Italian Economy: Italian Economic Miracle (1945-60s)


Figure 1.--The photo shows a working-class family from San Severo (southeastern Italy) with their new and very probably first family car. This is something that most families before World War II could not even dream about, especially in southern Italy. The car is a Fiat 600, a little city car produced by the Italian automaker Fiat from 1955 to 1969. For many Italian families this was the first car that they or probably their neigbors ever owned. This one seems a late-1950s model. Later Fiat changed the opening direction of the doors. The photo, clearly taken on a hot summer day, shows how low-income families commonly dressed.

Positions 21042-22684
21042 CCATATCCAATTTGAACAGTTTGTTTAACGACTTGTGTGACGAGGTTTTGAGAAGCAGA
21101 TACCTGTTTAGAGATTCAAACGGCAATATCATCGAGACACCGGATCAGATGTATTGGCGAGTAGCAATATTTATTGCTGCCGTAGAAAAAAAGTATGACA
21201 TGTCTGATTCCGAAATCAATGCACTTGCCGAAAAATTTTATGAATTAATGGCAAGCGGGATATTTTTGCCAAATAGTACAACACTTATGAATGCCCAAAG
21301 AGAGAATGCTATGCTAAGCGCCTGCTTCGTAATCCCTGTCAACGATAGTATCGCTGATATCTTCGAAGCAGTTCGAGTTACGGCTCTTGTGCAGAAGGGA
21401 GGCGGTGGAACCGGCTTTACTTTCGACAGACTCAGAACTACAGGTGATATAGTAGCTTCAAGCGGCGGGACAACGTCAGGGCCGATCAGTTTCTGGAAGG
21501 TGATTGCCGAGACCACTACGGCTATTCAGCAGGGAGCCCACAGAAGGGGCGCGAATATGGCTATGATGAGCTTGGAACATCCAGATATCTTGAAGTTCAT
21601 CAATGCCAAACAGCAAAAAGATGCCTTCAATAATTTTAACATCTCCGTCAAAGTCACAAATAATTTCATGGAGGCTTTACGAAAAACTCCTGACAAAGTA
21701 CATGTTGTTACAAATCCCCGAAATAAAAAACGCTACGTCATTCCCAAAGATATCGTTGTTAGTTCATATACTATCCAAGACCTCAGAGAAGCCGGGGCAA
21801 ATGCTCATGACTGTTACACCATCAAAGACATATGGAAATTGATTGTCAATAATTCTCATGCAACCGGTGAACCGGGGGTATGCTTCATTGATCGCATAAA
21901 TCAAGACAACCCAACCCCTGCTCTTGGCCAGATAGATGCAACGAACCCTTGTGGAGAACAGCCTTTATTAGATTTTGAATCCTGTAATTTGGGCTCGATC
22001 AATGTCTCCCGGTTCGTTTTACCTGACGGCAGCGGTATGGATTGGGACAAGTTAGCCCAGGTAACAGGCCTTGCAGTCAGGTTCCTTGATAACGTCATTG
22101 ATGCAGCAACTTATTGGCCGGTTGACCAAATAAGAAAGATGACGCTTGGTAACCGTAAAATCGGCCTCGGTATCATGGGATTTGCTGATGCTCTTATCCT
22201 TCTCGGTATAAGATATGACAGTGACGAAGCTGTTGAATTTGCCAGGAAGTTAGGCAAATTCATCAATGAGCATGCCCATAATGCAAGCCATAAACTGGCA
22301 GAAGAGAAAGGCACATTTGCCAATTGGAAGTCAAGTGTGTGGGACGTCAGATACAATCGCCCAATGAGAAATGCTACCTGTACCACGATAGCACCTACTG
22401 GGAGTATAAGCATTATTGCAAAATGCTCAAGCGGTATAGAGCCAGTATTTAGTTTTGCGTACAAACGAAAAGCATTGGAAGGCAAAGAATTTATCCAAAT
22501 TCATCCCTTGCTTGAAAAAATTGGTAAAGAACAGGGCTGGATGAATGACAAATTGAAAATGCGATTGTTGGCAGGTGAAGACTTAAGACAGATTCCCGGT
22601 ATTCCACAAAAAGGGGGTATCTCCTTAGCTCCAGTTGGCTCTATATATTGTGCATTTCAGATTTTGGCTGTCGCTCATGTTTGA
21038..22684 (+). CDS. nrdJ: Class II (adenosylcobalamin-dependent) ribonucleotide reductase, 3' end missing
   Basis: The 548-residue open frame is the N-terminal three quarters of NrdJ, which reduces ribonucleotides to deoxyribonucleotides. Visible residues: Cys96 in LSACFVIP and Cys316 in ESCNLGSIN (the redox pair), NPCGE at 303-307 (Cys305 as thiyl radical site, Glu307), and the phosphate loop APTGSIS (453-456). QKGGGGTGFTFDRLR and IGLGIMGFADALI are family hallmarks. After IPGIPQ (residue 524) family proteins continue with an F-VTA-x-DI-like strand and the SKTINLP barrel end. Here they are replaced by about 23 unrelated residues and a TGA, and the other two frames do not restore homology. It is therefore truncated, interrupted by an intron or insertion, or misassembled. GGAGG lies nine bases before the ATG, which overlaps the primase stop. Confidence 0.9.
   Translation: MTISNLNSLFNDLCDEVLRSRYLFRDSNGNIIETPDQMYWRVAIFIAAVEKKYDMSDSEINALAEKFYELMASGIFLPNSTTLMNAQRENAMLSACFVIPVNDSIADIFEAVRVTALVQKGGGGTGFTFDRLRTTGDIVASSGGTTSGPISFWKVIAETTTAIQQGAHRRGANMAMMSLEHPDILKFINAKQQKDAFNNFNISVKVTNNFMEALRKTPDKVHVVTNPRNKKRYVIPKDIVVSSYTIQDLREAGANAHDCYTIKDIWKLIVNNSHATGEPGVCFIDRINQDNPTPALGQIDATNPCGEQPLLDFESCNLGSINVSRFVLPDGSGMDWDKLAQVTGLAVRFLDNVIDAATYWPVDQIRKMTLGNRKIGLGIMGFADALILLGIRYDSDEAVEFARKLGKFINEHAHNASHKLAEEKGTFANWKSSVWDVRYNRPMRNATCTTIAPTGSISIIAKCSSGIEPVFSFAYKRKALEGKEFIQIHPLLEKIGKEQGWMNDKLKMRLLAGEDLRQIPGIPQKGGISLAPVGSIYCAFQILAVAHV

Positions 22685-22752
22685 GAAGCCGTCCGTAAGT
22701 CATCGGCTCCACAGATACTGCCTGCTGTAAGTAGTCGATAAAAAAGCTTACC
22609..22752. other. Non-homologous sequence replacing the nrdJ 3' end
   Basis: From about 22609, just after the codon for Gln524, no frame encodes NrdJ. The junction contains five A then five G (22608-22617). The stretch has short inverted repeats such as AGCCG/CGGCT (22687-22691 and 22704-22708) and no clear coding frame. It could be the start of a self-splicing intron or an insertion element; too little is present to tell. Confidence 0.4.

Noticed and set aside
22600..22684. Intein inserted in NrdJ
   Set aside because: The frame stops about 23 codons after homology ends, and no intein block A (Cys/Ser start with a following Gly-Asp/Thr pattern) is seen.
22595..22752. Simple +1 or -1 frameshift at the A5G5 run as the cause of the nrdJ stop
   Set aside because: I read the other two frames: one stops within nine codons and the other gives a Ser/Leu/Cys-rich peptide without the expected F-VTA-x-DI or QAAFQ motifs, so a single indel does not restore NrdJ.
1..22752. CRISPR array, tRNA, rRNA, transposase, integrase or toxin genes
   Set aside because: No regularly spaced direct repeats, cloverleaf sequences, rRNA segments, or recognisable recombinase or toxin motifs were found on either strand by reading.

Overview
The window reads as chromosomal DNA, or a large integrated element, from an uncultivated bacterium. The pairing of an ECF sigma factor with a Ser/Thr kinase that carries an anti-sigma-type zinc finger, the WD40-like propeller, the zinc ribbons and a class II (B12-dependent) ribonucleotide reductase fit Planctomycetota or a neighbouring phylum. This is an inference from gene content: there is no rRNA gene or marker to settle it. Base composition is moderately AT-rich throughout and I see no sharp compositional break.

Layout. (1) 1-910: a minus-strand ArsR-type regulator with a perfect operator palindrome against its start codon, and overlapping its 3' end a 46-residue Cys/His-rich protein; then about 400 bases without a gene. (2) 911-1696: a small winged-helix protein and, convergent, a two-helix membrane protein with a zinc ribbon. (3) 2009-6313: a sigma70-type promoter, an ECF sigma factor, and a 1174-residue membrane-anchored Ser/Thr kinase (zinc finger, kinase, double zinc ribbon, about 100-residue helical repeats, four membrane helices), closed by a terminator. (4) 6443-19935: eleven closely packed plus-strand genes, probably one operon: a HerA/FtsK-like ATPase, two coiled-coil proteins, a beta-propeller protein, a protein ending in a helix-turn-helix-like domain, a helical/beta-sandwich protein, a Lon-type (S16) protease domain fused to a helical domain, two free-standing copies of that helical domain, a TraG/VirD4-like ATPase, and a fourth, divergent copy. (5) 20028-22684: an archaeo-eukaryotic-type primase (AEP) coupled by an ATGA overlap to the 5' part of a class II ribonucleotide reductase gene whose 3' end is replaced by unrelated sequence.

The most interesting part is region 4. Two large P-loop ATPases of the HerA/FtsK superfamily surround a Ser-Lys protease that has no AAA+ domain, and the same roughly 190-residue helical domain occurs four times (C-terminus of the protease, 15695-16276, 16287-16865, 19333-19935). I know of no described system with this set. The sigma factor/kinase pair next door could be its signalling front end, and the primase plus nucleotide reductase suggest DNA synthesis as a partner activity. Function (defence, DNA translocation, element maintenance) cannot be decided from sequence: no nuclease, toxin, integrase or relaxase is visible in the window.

Italy like much of Western Europe after the difficult immediate post-War years experienced an economic boom, often described as an economic miracle. The most famous of these ecionomic miracles was the one in Germany. But the same occurred in the Low Countries and France as well. The one major exception was Britain which before ghe War had the highest living standard. It would be the only major Western European country without a post-War economic miracle. Mussolini and the Germans left a devestated country in their wake. Government officials faced an enormous challenge. Italy did not have important natural resources such as coal and iron. Its agricultural land not very productive. The trahnsportation system was destoyed in the War. Huge numbers of houses and apartment buildings were destroyed. Inflation quickly became a problem. The Banca d'Italia issue large summs of paper money. There also was a reaction to the removal of Fascist era wage and price control. Italy did not choose carry out a currency as was done in West Germany (causing the Soviets to blockade West Berlin) to create a hard currency. Italian monetary authorities decided to tmpen down inflation by restricting bank lending They imposed a 25 percent reserve ratio on the banks. This absorbed the excess liquidity of the banking system. The Government prohibited Treasury borrowing from the Central Bank without specific authorization. The new Italian Government inherited from the Fascist Government large industrial concens thathad been nationalized as part of Mussolin's Corporate State policies. As a result, the state oened the following assetts: shipbuilding (80 percent), oig iron (60 percent), railroad rolling stock (40 percent), and other industrial holdings. The L'Instituto per la Ricostruzione (IRI) operated as a holding company for these nationalized state enterprises. The company had initially been created to protect the interest of depositors in failing banks. The Government refocused operations to deal with communications, electricity, shipping, shipbuilding, steel and engineering. The Government used IRI to prevent failing state-owned business from laying off workers and adding to the unemployment problem (late-1940s). European integration was an important part of the Italian and wider European success story. heUnited States tied Marshall Plan aid to regional cooperation (1948). This and the Frabco-Germnan raprochment set in motion an integration process. Regional integration beginning with the European Coal and Steel Community (1951) and leading ultimately to the European Union finally brought Italy into the 20th century, including southern Italy. Italy prospered as part of a united Europe. The first real benefit was creating good paying jobs for Italian workers. Many Italian workers went to West Germany where the Economic Miracle first took hold. The money they sent home became a major impetus in jump starting the Italian economy, including industrial expansion that created jobs in Italy itself. At first Italian compaies had the advantage of relatively low wage rates. Italian companies also benefitted from access to a greatly enlarged market whichb included far more affluent consumers than the Italian market offered. Italy had aubstantial population, but large numbers of opeople, particulkarly in the south, lived largely outside the money economy. Another huge assett was that the American military guantee through NATO allowed Italy to limit military spending. The rapid development of the Italian economy after World War II was a major success story. It probably saved Italy from turning to the Communists and following Eastern Europe into the Soviet Empire. The immediate post-War economic reconstruction was followed by spectacular economic growth (1950-63). Increases in the gross domestic product (GDP) totaled an impressive 5.9 percent annually, peaking at aphenomenal 8.3 percent (1961). Italians refer to the 1958-63 period as Italy’s Economic Miracle with phenomenal industrial exoansion. The growth in Italian industrial output peaked at over 10 percent annually at this time. Only Japan and West Germany reported higher numbers. And Italy experience practically full employment, very unusual in Italian economic history.